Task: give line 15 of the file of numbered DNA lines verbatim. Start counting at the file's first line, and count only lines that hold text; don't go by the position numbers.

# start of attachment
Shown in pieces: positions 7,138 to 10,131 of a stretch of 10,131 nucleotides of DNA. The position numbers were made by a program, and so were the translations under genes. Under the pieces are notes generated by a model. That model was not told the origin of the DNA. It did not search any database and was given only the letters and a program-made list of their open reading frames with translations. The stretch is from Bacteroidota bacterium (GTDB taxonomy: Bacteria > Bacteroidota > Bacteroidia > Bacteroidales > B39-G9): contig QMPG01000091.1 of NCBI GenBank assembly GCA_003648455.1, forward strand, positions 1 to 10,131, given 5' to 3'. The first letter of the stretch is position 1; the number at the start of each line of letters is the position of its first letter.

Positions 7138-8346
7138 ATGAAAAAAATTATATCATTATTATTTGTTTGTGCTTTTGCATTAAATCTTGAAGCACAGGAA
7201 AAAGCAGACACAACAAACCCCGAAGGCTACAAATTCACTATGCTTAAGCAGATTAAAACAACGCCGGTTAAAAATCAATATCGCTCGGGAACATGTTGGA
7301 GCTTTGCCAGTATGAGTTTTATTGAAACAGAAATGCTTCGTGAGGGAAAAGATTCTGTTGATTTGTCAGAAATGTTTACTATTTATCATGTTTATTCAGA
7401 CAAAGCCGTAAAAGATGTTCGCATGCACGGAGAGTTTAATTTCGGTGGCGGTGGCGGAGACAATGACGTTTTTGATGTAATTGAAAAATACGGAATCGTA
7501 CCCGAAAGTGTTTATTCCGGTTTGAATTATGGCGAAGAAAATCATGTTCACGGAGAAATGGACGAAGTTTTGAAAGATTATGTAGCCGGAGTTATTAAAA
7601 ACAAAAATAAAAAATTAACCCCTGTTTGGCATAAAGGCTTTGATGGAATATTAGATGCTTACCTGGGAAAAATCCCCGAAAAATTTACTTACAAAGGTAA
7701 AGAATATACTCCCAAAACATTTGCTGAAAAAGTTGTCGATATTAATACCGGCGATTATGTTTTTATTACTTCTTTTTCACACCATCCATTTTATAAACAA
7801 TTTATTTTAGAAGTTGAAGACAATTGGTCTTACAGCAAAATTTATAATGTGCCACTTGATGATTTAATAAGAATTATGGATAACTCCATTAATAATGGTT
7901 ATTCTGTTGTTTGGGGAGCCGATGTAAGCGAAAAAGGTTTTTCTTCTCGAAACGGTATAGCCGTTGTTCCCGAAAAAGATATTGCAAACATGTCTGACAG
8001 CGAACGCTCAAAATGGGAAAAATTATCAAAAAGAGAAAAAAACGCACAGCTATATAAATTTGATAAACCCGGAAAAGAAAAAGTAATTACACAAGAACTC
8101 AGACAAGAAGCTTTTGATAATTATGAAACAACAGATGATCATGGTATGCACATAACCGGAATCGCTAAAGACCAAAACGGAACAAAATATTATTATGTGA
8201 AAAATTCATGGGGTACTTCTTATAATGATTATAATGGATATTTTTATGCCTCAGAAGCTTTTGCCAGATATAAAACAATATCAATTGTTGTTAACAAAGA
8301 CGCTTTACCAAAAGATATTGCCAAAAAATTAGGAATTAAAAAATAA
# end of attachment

8301 CGCTTTACCAAAAGATATTGCCAAAAAATTAGGAATTAAAAAATAA